Posted by Bill Sandweg on 08 November 2021.
It is an article of faith among doctors that medical malpractice juries are anti-doctor, incompetent to resolve medical questions and overly generous to patients who bring lawsuits. They have been making the same complaints for the last 50 years at least. As someone who has been trying cases for almost 50 years, in the old days on behalf of doctors and hospitals but for the last 35 years on behalf of injured patients, I can say with confidence that almost exactly the opposite is true. This is not just my opinion. Almost every well-researched study of malpractice juries over the last 30 years has reached the same conclusion: malpractice juries are skeptical about patient claims, have favorable views about doctors, and do about as good a job resolving medical disputes as do medical professionals.
The role of the malpractice jury has frequently been the subject of study by legal analysts. They have approached the subject in many different ways, which should give us greater confidence in their conclusions when they find the same thing over and over no matter how they approach it.
Let’s start with the simple fact that doctors win about 8 of every 10 cases that go to trial. This is as true in Arizona as it is in most of the other jurisdictions around the United States. It is hard to understand how this can be so if juries are as anti-doctor as physicians believe. In fact, when researchers have questioned jurors about their attitudes towards doctors, they have found them to generally view doctors favorably. Jurors believe doctors try to help people and that they should not be held responsible for minor mistakes. As one juror explained to my old partner about why the jury returned a verdict in favor of a doctor when the evidence of malpractice was very strong, “Well, he wasn’t drunk.” Regardless of the jury instructions, this is a good example of the degree of fault many jurors require before they will find against a doctor.
Doctors claim that jurors give away too much money. In fact, juries are very skeptical about all injury claims, and especially medical malpractice injury claims. Juries almost universally think other jurors have given away too much money in the past. They are determined not to let someone have something for nothing. They are wary of plaintiffs whom they see as coming into court with their hands out. If you want a substantial award for your client, you had better be sure that she or he has a solid, objective injury with significant permanency.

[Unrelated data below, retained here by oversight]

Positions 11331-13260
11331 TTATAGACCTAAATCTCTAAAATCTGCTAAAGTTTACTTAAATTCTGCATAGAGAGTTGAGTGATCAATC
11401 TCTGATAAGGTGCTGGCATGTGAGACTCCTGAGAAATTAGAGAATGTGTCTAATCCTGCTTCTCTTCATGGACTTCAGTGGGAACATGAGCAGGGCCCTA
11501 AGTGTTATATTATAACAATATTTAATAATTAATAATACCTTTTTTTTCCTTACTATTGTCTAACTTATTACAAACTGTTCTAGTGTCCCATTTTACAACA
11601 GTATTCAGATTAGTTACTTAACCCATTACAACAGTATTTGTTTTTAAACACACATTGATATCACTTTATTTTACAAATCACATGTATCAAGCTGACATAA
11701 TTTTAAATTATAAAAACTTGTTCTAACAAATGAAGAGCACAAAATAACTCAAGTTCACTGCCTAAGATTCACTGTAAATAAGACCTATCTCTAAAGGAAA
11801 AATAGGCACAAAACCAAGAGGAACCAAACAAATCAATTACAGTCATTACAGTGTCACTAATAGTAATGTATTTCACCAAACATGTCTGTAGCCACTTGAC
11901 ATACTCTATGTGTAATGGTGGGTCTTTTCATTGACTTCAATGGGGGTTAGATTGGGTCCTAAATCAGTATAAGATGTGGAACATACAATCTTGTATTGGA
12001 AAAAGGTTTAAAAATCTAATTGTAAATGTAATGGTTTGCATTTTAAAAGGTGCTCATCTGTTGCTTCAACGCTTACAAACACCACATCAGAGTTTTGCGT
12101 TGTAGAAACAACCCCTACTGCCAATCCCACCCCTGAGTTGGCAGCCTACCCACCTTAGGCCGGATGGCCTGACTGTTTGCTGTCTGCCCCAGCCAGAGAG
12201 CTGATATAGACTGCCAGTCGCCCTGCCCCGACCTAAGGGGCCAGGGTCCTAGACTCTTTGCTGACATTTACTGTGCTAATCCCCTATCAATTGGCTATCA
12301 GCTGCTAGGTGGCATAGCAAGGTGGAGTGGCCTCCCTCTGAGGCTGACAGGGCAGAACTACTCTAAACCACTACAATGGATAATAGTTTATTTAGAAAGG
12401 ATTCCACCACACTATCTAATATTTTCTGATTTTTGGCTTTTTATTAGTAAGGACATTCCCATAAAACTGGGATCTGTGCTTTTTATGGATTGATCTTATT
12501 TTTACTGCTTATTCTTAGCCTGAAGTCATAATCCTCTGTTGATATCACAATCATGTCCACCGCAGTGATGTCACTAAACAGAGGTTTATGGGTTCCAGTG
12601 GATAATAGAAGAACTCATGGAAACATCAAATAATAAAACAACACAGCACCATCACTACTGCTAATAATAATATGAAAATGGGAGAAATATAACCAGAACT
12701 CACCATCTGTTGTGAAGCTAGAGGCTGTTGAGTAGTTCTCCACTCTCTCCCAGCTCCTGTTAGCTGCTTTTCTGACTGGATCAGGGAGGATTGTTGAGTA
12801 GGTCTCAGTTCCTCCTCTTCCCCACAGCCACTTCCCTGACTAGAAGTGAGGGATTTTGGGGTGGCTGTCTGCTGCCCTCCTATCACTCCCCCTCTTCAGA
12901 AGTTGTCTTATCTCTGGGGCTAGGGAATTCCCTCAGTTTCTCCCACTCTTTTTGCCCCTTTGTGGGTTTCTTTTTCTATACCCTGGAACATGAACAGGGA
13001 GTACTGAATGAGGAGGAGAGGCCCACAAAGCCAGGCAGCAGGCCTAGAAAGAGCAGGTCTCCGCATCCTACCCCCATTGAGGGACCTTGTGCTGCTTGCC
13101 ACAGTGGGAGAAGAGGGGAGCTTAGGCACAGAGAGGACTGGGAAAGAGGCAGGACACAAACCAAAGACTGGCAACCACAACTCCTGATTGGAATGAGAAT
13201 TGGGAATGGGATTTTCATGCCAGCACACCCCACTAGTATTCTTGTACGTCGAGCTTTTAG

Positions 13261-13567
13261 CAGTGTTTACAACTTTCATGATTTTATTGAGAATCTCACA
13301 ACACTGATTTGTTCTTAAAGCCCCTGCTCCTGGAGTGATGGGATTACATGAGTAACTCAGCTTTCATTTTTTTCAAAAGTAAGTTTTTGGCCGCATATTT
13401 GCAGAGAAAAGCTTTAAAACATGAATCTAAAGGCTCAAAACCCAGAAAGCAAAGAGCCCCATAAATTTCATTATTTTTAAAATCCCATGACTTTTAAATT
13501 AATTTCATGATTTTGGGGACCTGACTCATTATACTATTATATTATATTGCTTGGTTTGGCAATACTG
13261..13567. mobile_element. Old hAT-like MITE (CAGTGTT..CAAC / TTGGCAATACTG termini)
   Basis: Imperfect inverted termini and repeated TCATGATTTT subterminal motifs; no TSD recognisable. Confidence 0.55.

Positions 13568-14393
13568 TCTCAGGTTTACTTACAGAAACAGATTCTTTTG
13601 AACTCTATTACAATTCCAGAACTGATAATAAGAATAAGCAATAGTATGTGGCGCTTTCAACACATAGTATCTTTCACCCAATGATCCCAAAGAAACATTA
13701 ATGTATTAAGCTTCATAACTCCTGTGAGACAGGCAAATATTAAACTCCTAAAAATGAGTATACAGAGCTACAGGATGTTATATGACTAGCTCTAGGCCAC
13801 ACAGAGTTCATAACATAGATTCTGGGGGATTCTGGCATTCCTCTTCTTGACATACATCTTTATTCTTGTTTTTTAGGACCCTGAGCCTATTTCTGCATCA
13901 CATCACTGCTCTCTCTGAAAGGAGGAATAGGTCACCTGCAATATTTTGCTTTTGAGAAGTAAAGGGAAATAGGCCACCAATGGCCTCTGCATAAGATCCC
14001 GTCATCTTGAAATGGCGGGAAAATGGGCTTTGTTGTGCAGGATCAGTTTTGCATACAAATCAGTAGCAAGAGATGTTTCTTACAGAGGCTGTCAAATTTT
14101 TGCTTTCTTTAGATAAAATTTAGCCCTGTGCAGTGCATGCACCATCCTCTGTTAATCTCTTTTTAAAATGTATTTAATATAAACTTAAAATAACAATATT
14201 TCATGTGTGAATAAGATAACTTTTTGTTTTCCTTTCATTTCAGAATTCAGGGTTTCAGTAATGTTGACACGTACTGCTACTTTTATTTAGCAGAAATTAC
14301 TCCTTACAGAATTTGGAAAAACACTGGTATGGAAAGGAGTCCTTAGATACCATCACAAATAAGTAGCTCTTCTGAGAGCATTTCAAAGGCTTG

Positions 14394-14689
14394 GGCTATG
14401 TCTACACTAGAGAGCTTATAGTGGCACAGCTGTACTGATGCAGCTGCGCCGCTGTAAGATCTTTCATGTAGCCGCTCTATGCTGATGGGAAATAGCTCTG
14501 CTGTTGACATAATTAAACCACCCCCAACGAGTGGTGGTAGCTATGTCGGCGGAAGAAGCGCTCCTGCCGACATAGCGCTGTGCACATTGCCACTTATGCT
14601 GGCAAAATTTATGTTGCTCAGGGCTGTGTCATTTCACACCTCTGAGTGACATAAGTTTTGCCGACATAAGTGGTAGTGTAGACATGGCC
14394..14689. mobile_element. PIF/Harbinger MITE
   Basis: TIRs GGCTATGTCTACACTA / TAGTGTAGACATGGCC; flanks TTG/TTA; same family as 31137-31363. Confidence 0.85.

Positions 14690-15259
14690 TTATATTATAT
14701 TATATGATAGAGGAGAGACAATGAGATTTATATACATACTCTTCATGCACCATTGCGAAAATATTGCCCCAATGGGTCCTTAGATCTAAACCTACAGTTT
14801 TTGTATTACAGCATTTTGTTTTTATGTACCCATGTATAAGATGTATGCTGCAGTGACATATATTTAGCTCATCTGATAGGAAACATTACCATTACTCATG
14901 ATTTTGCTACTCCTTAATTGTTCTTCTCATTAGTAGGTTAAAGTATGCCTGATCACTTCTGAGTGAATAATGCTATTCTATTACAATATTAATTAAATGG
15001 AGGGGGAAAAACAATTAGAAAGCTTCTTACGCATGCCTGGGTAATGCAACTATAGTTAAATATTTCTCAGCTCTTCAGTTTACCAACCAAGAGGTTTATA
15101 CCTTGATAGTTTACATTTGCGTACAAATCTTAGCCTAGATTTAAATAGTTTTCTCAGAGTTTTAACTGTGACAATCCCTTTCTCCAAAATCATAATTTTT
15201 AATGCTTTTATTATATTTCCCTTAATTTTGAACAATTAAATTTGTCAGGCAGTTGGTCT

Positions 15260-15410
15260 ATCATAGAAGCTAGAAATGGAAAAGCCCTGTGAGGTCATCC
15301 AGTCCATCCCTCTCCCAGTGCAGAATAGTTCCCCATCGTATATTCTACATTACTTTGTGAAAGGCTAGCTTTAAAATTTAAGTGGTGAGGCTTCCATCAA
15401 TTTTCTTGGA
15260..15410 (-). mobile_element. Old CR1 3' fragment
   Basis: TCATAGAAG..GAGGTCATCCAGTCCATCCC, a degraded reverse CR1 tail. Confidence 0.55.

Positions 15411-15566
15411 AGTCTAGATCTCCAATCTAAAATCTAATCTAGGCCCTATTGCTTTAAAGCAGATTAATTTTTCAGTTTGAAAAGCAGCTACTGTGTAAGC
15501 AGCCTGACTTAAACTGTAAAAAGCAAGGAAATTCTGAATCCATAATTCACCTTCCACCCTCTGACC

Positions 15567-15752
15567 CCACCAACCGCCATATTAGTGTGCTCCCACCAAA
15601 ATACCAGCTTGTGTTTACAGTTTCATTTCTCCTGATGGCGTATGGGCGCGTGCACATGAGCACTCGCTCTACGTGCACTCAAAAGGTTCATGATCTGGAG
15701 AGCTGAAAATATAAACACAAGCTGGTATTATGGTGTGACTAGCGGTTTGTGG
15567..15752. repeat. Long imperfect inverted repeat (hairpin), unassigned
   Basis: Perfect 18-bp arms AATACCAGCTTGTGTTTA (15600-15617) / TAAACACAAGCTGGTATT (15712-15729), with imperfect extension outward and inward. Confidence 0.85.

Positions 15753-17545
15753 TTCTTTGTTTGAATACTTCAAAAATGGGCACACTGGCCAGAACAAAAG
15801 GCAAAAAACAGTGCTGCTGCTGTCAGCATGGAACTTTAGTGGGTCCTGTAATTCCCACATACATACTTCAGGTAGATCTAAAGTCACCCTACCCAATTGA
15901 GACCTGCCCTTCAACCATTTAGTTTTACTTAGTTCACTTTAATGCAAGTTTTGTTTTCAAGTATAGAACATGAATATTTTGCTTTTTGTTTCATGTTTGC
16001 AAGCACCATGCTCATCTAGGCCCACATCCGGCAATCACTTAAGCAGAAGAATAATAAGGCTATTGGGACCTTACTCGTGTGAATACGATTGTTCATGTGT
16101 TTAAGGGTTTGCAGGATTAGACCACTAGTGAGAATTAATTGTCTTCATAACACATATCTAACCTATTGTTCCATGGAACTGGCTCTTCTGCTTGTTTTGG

What about the argument that juries are incompetent to resolve disputed medical issues? This claim has also been repeatedly debunked in a number of different ways. One study interviewed trial judges while the jury was out deliberating. In most of the cases, the trial judge’s analysis of who should win the case was the same as the subsequent jury verdict. In other studies, medical doctors have reviewed closed medical malpractice insurance company files to see how the system was working. The doctors assessed the negligence in each case as either no negligence, weak evidence of negligence or strong evidence of negligence. They found that only rarely did a jury award money in a case where the doctors did not think there had been negligence. To their surprise, they found that the jury often returned a verdict for the doctor, even when they believed the evidence of negligence was strong.
If confronted about these studies, many doctors will point to the stories in the news about large verdicts as proof that runaway juries are common. Again, not true. As anyone who tries cases knows, you are not trying them to the jury. You are trying them to the judge and the jury. If the judge thinks the jury awarded too much money, the judge can reduce the award or order a new trial for the defendant. Trial judges often use this authority in the months following a big verdict but it rarely makes the headlines that the verdict itself did. Regardless of whether the trial judge gave the doctor relief from a large verdict, the threat of an appeal is usually enough to induce the successful plaintiff to agree to accept less than the verdict. The truth of the matter is that large verdicts almost never end up being paid. They either result in reduced verdicts, a new trial or a compromise settlement before, during, or after appeal.
There is lots of malpractice out there. Many patients are hurt by it and some are badly hurt or killed. For a variety of reasons, few patients injured by malpractice ever make a claim. Only a few of those who make a claim ever receive any compensation. The system favors doctors, whether they realize it or not. Instead of looking at the facts, it is easier for doctors to continue to claim that juries are unfair to them and use that to demand politicians do more to protect them. When the politicians go along with them, and they often do, the system becomes even more unfair for injured patients.